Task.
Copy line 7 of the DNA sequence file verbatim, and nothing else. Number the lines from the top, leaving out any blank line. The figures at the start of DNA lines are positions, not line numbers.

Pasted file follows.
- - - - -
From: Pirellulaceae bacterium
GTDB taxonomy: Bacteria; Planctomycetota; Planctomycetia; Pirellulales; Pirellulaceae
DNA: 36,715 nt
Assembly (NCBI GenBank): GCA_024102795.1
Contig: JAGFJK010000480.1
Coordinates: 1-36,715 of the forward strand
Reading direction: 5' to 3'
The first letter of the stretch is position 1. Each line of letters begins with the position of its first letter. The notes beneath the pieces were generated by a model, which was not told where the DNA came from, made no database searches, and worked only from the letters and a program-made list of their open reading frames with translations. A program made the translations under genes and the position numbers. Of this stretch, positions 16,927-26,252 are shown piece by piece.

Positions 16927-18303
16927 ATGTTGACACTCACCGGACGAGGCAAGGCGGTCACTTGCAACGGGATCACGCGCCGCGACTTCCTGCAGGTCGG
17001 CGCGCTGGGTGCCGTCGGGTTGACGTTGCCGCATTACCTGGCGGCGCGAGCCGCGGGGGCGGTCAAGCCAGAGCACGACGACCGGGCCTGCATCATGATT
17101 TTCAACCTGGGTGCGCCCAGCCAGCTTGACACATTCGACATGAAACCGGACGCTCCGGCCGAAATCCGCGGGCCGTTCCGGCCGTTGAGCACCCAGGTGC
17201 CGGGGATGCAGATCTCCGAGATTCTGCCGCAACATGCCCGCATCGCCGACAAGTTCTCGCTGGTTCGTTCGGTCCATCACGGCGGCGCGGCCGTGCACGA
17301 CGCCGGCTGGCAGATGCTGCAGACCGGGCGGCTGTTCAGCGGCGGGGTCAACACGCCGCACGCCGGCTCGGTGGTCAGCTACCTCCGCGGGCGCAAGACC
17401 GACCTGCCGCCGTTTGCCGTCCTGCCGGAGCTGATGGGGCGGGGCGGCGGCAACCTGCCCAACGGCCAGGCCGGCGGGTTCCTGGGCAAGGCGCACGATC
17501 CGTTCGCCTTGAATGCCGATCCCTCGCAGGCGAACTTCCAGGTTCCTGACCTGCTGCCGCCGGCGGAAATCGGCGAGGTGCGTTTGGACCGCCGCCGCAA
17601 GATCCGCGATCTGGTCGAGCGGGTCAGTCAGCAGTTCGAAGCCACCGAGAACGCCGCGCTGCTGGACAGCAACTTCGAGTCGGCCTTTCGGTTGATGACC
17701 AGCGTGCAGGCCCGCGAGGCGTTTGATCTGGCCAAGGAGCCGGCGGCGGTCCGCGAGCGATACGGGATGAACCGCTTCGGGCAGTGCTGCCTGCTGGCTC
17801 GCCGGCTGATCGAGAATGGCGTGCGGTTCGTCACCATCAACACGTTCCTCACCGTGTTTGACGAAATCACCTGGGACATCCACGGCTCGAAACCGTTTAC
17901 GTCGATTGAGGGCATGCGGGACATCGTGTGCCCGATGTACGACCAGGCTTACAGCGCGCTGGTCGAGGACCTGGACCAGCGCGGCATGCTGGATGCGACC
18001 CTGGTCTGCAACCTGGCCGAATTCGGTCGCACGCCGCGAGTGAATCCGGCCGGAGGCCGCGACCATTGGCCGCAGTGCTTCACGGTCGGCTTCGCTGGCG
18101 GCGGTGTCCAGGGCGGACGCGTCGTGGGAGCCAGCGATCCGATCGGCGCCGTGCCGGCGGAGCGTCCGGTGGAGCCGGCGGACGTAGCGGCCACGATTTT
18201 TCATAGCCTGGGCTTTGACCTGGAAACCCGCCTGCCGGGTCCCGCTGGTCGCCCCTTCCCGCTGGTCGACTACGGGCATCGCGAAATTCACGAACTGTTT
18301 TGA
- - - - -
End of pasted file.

Reading direction: 5' to 3'